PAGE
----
Java Constructors

Java constructors are special method-like constructs that allow fully initializing the object state before other classes inside the application can use it. Constructors are invoked using new keyword.

1. What is a Constructor in Java?

Constructors are special method-like (but not exactly methods) constructs that help programmers write object initialization code, before the object is available for use by other objects in the application.

public class MyClass {

  public MyClass() {
    //...
  }
}

Whenever an application needs a new instance of any class, JVM allocates a memory area inside the heap. Then JVM executes the invoked constructor (the class can have multiple constructors) and initializes the object state. Inside the constructor, we can access all object attributes and assign them to their default or desired values.

If we do not define any constructor in a class, JVM automatically inserts a default constructor with an empty body.

2. Default and Parameterized Constructors

The constructors can be of two types. One that accepts no argument is also called the default constructor. Other constructors that accept arguments are called parameterized constructors.

Java constructor

2.1. Default Constructor

If we do not provide any constructor in the class, JVM provides a default constructor to the class during compile time. In the default constructor, the name of the constructor MUST match the class name, and it should not have any parameters.

public class Employee { 

  public Employee() {
     super();
  }
}

Note that we also can override the default constructor and add more code related to state initialization.

public class Employee { 

  public Employee() {

     //addtional statements
     this.age = calculateAgeFromDateOfBirth();
  }
}

2.2. Parameterized Constructor

There can be multiple constructors in a class. We can define overloaded constructors in class that accepts a different set of parameters in each constructor.

public class Employee {

  private String firstName;
  private String lastName;
 
  public Employee() { //constructor 1

  }
 
  public Employee(String firstName) { //constructor 2
       //statements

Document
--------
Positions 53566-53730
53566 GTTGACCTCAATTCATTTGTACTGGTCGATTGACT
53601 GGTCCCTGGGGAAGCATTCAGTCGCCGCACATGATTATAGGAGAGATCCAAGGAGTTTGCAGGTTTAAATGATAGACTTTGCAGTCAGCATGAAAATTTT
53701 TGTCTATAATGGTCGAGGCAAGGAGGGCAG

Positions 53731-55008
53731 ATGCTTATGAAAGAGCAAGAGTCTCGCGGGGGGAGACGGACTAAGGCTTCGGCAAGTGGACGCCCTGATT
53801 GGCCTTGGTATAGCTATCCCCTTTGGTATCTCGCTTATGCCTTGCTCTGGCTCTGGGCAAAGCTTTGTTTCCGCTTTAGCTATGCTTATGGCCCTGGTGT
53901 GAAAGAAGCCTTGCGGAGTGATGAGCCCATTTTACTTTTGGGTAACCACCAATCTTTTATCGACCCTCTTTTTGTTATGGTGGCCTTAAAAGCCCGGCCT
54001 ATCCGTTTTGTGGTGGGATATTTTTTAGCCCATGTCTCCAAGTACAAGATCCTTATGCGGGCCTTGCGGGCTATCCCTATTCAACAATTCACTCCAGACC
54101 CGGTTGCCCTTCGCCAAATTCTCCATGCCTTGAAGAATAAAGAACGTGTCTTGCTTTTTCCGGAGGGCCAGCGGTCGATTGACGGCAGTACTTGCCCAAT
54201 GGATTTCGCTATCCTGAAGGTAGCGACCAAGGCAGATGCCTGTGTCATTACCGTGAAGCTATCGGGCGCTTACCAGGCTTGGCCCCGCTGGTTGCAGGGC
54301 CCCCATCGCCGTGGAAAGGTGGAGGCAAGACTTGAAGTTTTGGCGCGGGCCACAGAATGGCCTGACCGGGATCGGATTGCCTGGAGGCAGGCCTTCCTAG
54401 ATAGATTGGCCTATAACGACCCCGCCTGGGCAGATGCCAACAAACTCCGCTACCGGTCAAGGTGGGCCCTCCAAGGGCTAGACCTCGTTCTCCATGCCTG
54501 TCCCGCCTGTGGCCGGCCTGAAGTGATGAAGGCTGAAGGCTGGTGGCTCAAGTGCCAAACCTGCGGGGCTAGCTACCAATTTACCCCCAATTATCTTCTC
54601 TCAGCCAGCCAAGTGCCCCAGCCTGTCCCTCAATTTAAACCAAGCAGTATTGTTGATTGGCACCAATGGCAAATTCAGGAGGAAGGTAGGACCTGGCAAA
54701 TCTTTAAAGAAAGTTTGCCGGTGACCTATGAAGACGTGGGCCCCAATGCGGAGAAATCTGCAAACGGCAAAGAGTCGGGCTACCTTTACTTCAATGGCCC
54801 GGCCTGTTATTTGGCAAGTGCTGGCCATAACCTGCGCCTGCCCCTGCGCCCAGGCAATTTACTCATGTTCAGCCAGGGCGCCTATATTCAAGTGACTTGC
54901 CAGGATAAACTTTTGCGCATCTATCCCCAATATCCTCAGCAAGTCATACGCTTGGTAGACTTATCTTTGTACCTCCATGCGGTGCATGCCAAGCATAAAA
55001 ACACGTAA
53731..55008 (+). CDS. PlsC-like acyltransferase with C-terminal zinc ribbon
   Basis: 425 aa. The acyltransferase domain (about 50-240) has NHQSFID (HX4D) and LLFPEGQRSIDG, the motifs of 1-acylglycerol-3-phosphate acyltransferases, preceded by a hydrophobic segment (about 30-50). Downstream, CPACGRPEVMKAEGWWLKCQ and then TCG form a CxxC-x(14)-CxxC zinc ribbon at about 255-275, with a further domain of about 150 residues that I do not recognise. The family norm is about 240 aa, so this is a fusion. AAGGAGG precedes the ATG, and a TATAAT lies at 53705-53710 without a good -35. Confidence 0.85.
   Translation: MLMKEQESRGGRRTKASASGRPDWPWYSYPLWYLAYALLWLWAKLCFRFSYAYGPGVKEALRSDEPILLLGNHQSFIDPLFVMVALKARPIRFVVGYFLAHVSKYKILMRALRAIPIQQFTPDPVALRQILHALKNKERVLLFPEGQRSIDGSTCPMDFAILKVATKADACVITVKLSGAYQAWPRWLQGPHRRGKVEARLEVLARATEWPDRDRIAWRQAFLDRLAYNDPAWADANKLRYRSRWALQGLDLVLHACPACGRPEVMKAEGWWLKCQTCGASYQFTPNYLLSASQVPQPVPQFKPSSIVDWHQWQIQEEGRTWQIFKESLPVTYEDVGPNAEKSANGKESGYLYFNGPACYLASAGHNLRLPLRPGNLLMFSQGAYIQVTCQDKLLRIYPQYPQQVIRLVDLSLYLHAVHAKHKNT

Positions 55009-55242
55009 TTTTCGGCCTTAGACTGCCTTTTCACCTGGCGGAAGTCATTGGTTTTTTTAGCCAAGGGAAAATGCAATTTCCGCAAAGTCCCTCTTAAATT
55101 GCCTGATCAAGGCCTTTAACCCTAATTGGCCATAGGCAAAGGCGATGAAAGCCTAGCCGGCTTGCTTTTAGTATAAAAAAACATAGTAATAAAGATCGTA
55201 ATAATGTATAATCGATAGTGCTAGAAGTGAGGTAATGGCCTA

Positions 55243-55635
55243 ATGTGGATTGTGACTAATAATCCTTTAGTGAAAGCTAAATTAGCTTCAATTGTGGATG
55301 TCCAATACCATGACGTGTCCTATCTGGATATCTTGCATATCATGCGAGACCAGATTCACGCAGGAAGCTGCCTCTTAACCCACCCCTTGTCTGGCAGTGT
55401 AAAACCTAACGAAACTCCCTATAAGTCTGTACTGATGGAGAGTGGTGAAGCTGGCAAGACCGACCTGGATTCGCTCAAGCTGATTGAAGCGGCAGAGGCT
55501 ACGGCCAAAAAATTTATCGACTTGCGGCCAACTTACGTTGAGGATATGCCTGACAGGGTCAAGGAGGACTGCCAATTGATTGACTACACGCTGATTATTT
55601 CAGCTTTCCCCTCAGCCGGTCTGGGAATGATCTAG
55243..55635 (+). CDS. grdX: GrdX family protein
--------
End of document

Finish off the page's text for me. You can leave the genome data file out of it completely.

}
 
  public Employee(String firstName, String lastName) { //constructor 3
       //statements
  }
}

If we define a non-default parameterized constructor in a class then JVM will not insert the default constructor in the bytecode. In such case, if default constructor is required, we must create the default constructor explicitely.

For example, in the following Employee class, we have created only one parameterized constructor:

class Employee {

  public Employee(String name) {
  }

}

If we try to create an instance of Employee using the default constructor, then a compilation error will occur:

Employee employee = new Employee();  //'Employee(java.lang.String)' in 'Employee' cannot be applied to '()'

3. Rules to Create Constructors

There are a few mandatory rules for creating the constructors in java.

  • The constructor name MUST be the same as the name of the class.
  • There cannot be any return type in the constructor definition.
  • There cannot be any return statement in the constructor.
  • Constructors can be overloaded by different arguments.
  • If you want to use super() i.e. parent class constructor, then it must be the first statement inside the constructor.

4. Constructor Chaining with this() and super()

In Java, it is possible to call other constructors inside a constructor. It is just like method calling but without any reference variable (obviously, as the instance is NOT fully initialized as of now).

Now we can call constructors of either the same class or of the parent class. Both use different syntaxes.

4.1. Calling Same Class’s Constructors with this()

To call other constructors from the same class, use this keyword. In the following code, this() invokes the default constructor, and this(firstName) invokes the first constructor accepting a single argument of type String.

public Employee() {	
}

public Employee(String firstName) {
	this();		//calling default constructor
}

public Employee(String firstName, String lastName) {
	this(firstName);	//calling constructor with single argument of String type
}

4.2. Calling Parent Class’s Constructors with super()

To call constructors from super or parent class, use super keyword. The usage of super keyword is similar to this keyword – the only difference is that super refers to superclass and this refers to the current instance.

public class Parent {

  public Parent() {
    //...
  }
}

public class Child extends Parent {

  public Child() {
    super(); //invokes Parent's constructor
  }
}

5. Private Constructors

Sometimes we want to protect the constructor from being called by other classes. Altogether we want that nobody should be able to create a new instance of the class.

Why would anybody want that? Well, it’s necessary for singleton pattern. In singleton, an application wants to have one and only one instance of any class.

A common singleton class definition looks like this:

public class DemoSingleton implements Serializable
{
    private static final long serialVersionUID = 1L;

    private DemoSingleton() {
        // private constructor
    }

    private static class DemoSingletonHolder {
        public static final DemoSingleton INSTANCE = new DemoSingleton();
    }

    public static DemoSingleton getInstance() {
        return DemoSingletonHolder.INSTANCE;
    }

    protected Object readResolve() {
        return getInstance();
    }
}

That’s all about constructors in java. Drop me your questions in the comments section.

Happy Learning !!

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